http://www.jeepforum.com/forum/showthread.php?t=249201

USAFCOP 03-21-2006 11:05 PM

looks awesome. I have a warn on it's way to my house...and wasnt looking forward to the cost to buy the plate...I can build that...woo hoo!...a few questions though. Im assuming with the additional 3/8 plate, The 4 stock bumper bolts won't be long enough...what do you get to replace them ( thread and size ). Also, I havent seen my winch yet but From your set up, it looks like the warn bolts go in through the bottom and thread into the winch...where do the heads of the bolts sit? Won't they rest on the bumper and make it uneven? Also how far back does it sit? does it interfer with the Sway bar? I ask so many questions because my spring break is in 3 weeks, and I have a relay box to make, some wiring to do, a Winch plate to make ( I think Im going to add light tabs ) and some aux wiring to do...so any info would be great...but it looks awesome..and I don't think youll need gussets with 3/8...strong stuff.

sentinal02 03-21-2006 11:26 PM

Quote:

Originally Posted by USAFCOP
looks awesome. I have a warn on it's way to my house...and wasnt looking forward to the cost to buy the plate...I can build that...woo hoo!...a few questions though. Im assuming with the additional 3/8 plate, The 4 stock bumper bolts won't be long enough...what do you get to replace them ( thread and size ). Also, I havent seen my winch yet but From your set up, it looks like the warn bolts go in through the bottom and thread into the winch...where do the heads of the bolts sit? Won't they rest on the bumper and make it uneven? Also how far back does it sit? does it interfer with the Sway bar? I ask so many questions because my spring break is in 3 weeks, and I have a relay box to make, some wiring to do, a Winch plate to make ( I think Im going to add light tabs ) and some aux wiring to do...so any info would be great...but it looks awesome..and I don't think youll need gussets with 3/8...strong stuff.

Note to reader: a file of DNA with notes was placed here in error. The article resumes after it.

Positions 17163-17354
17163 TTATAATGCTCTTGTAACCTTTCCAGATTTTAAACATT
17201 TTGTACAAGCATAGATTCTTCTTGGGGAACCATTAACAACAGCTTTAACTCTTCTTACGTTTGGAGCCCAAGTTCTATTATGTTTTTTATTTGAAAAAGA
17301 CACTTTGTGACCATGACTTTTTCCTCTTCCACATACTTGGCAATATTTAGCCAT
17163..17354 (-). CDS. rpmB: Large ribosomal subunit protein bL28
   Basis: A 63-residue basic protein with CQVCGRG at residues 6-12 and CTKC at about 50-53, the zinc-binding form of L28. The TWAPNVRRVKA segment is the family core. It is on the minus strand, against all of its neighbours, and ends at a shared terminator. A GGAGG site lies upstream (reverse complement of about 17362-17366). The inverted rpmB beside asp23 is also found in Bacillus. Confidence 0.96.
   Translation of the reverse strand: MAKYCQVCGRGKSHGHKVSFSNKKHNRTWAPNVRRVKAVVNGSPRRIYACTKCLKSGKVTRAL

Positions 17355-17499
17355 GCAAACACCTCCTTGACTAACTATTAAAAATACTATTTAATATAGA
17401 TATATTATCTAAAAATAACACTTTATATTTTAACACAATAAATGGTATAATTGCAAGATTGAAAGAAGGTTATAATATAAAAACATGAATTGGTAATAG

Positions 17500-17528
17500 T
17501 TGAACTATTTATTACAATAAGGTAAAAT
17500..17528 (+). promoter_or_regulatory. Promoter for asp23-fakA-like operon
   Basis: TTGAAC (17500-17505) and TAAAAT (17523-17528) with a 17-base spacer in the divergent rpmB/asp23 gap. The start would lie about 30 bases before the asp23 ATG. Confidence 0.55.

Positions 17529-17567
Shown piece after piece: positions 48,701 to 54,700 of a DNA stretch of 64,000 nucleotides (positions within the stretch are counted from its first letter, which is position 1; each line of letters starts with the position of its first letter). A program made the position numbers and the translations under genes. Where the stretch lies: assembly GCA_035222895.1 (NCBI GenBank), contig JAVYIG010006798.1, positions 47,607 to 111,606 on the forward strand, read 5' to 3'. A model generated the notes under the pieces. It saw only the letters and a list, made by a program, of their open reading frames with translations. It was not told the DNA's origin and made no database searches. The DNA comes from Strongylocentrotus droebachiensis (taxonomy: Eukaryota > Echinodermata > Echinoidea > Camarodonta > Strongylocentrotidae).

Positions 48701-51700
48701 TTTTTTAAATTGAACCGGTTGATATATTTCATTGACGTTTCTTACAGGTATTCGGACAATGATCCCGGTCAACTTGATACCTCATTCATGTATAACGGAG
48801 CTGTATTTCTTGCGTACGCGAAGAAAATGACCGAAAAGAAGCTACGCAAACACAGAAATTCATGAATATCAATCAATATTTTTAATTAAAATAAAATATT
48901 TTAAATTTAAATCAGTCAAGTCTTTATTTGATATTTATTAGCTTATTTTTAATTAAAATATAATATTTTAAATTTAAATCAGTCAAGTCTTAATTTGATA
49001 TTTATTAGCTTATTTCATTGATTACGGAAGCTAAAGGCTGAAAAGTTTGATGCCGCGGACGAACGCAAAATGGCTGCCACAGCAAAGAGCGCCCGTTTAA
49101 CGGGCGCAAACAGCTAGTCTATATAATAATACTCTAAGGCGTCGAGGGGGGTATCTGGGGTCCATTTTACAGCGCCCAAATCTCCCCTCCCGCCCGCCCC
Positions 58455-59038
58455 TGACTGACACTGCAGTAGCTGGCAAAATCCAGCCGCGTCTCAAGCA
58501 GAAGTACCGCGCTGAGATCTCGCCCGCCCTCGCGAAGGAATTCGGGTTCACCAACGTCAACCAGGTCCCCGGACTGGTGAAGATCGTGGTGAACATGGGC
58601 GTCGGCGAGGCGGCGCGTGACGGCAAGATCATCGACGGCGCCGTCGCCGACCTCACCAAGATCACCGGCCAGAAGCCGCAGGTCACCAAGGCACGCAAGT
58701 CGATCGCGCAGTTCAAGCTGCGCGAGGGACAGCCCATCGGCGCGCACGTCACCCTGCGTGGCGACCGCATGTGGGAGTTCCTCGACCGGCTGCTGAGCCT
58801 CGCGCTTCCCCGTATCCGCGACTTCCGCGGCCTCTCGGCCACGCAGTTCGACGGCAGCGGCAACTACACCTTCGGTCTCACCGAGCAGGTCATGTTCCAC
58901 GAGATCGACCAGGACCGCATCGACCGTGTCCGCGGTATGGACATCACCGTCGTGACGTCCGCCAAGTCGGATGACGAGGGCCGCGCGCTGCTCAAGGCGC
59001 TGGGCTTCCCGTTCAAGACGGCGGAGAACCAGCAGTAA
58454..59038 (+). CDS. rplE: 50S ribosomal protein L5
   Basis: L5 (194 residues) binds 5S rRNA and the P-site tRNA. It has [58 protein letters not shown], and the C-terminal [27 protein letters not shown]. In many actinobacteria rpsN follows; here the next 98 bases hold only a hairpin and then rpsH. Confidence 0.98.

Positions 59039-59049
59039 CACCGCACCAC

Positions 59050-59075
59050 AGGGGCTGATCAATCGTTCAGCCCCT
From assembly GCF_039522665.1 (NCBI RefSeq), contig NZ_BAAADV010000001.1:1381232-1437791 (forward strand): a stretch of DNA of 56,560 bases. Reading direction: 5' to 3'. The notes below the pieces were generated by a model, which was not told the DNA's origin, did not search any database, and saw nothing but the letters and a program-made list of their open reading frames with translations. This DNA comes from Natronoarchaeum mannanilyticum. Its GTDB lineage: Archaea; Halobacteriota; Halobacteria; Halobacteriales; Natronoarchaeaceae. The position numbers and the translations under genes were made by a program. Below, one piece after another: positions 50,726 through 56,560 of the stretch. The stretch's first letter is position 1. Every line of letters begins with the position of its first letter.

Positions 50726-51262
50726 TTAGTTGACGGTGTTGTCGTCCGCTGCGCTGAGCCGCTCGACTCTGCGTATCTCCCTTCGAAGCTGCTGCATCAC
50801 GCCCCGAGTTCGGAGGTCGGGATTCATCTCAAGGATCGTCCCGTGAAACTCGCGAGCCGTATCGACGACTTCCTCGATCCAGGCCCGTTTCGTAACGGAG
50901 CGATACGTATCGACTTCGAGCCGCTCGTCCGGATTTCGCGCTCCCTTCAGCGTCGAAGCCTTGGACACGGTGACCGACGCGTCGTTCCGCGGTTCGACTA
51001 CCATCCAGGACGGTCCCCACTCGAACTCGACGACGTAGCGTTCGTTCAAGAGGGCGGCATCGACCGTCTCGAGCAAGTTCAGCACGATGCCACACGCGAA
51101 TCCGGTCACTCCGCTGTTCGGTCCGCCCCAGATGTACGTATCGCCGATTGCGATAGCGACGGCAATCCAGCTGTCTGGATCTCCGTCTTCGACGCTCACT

ooo, lots of ?'s, lol. I'll have to get back to you on some of these since I haven't had the bumper off to do a test fit on the jeep yet. not sure what size the bumper bolts are yet but i'll let you know. also, this is being installed on my 88 YJ so your TJ is likely going to be a bit different. I know the sway bars are since the YJ bar doesn't come up above the frame the way the TJ's do. thus you won't see any cutouts on my plate to fit around them, lol. and yes, the mounting bolts for the winch do go up through the bottom of the plate. they actually thread into square nuts that fit into recesses built into the housing of the winch. I'm not overly impressed with this setup as the nuts they supply you with don't fit very tight in the holes and make aligning them a bit of a challange, but it's better than having the housing tapped since if you should somehow strip a nut you can replace it easily instead of having to do a costly repair on the housing. as for the bolt heads sticking past the plate and interfereing with the bumper, this plate is designed to sit behind the bumper and once you pull the cover off the front end, there's mostly empty space under there. I don't expect them to be a problem and if they are, I can always make a couple spacers to go under the plate and lift it up a bit, which i'll probably have to do to get it to sit flush once the new bumper is on there anyway. there's actually enough space up front to overlap the bumper by about an inch if i want, but we'll see.